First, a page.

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other is amorous on Hero,

father to break with him ow her, and but one visor

Laudio: I know him by his

signior Benedick? well; I am he.

are very near my brother ared on Hero; I pray you, ne is no equal for his birth : n honest man in it. 1 he loves her? swear his affection. d he swore he would marry

garland of? About your neck, like an usurer's chain? or under your arm, like a lieutenant's scarf? You must wear it one way, for the prince hath got your Hero.

Claud. I wish him joy of her. Bene. Why, that's spoken like an honest drover; so they sell bullocks. But did you think, the prince would have served you thus?

Claud. I pray you leave me.

Bene. Ho! now you strike like the blind man; 'twas the boy that stole your meat, and you'll beat the

Claud. If it will not be, I'll leave you. (Erit.

Bene. Alas, poor hurt fowl! Now will be creep into sedges.—But, that my lady Beatrice should know me, and not know me! The prince's foollHa! it may be, I go under that title, because I am merry-Yea; but so; I am apt to do myself wrong I am not so reputed: it is the base, the bitter dispa sition of Beatrice, that puts the world into her pel son, and so gives me out. Well, I'll be revenged

to the banquet.

Don John and Borachio. in name of Benedick, -ith the ears of Claudio. se wooes for himself. all other things, irs of love: ve use their own tongues ; or itself, eauty is a witch, Eh melteth into bloodt. rly proof, Farewell therefore, Hero!

Benedick,

D. Pedro. Now, signior, where's the count? DI you see him?

Bene. Troth, my lord, I have played the part lady Fame. I found him here as melancholy as lodge in a warren; I told him, and, I think, It him true, that your grace had got the good wil this young lady; and I offered him my comp to a willow tree, either to make him a garland, being forsaken, or to bind him up a rod, as bel worthy to be whipped.

D. Pedro. To be whipped! What's his fault?

Bene. The fiat transgression of a school-boy; being overjoy'd with finding a bird's nest, show his companion, and he stealsit.

ith me?

willow, about your own shion will you wear the

garland of? About your neck, like an usurer's chain ? or under your arm, like a lieutenant's scarf? You must wear it one way, for the prince hath got your Hero.

Claud. I wish him joy of her.

Bene. Why, that's spoken like an honest drover; so they sell bullocks. But did you think, the prince would have served you thus? Claud. I pray you,

leave me. Bene. Ho! now you strike like the blind man; 'twas the boy that stole your meat, and you'll beat

the post.

Claud. If it will not be, I'll leave you. [Erit.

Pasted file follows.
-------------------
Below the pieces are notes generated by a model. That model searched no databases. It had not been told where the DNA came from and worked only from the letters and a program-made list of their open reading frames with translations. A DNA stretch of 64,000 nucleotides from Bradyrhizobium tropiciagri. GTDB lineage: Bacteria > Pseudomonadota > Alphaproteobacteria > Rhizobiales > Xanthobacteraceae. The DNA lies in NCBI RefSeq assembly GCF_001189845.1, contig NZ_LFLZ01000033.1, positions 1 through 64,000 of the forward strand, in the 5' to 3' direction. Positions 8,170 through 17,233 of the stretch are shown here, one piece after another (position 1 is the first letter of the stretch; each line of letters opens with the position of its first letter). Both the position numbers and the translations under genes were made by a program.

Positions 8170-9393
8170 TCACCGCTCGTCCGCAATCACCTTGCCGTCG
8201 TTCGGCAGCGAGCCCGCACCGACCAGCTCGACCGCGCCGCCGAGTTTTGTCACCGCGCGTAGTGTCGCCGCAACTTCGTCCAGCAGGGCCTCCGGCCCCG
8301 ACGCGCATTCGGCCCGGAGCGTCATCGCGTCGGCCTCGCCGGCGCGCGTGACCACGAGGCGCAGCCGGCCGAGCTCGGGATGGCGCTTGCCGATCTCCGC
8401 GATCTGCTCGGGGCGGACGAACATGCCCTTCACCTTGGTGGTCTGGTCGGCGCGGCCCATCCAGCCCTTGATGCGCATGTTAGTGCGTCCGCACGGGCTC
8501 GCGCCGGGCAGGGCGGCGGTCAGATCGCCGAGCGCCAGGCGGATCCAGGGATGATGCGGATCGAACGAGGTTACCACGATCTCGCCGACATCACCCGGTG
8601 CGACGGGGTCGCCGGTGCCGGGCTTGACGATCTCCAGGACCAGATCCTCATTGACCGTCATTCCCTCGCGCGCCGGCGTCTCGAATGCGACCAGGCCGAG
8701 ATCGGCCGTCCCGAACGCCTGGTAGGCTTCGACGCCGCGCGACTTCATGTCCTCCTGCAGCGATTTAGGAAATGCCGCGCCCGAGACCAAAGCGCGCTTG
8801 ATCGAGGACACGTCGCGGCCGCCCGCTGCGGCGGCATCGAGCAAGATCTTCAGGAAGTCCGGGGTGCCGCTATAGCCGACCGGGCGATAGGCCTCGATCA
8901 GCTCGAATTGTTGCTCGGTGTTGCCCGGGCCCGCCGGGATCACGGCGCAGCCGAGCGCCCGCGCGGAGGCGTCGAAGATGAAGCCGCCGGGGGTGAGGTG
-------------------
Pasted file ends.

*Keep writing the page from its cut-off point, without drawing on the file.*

Bene. Alas, poor hurt fowl! Now will he creep inlo sedges. But, that my lady Beatrice should know me, and not know me! The prince's fool ! Ha! it may be, I go under that title, because I am merry.-Yea; but so; I am apt to do myself wrong: I am not so reputed: it is the base, the bitter disposition of Beatrice, that puts the world into her person, and so gives me out. Well, I'll be revenged as I

may.

Re-enter Don Pedro, Hero, and Leonato.

D. Pedro. Now, signior, where's the count? Did you see him ?

Bene. Troth, my lord, I have played the part of lady Fame. I found him here as melancholy as a lodge in a warren ; I told him, and, I think, I told him true, that your grace had got the good will of this young lady; and I offered him my company to a willow tree, either to make him a garland, as being forsaken, or to bind him up a rod, as being worthy to be whipped.

D. Pedro. To be whipped! What's his fault?

Bene. The fiat transgression of a school-boy; who, being overjoy'd with finding a bird's nest, shows it his companion, and he steals it.

ABOUT NOTHING.

u make a trust a transgression?

the stealer. not been amiss, the rod had garland too; for the garland imself; and the rod he might who, as I take it, have stol'n

Re-enter Claudio and Beatrice.

t teach them to sing, and re-
r.
g answer your saying, by my

D. Pedro. Look, here she comes.

Bene. Will your grace command me any service
to the world's end? I will go on the slightest errand
now to the Antipodes, that you can devise to send
meon; I will fetch you a toothpicker now from the
farthest inch of Asia; bring you the length of Presut
John's foot; fetch you a liair off the great Chan's
beard; do you any embassage to the Pignirs, tatber
than hold three words' conference with this tarps:
You have no employment for me?

D. Pedro. None, but to desire your good cond-
pany.

Bene. O God, sir, here's a dish I love not; I cannot endure my lady Tongue.

(Erit. D. Pedro. Come, lady, come; you have lost the heart of signior Benedick,

Beat. Indeed, my lord, he lentit me a while; an

gave him use* for il, a double heart for his sing
one : marry, once before, he won it of me with fals
dice, therefore your grace may

well
say,

I hav
lost it,

D. Pedro. You have put him down, lady, you have put him down.

Beat. So I would not he should do me, my lord lest I should prove the mother of fools. I has brought count Claudio, whom you sent me to see

D. Pedro, Why, how now, counti whereiore a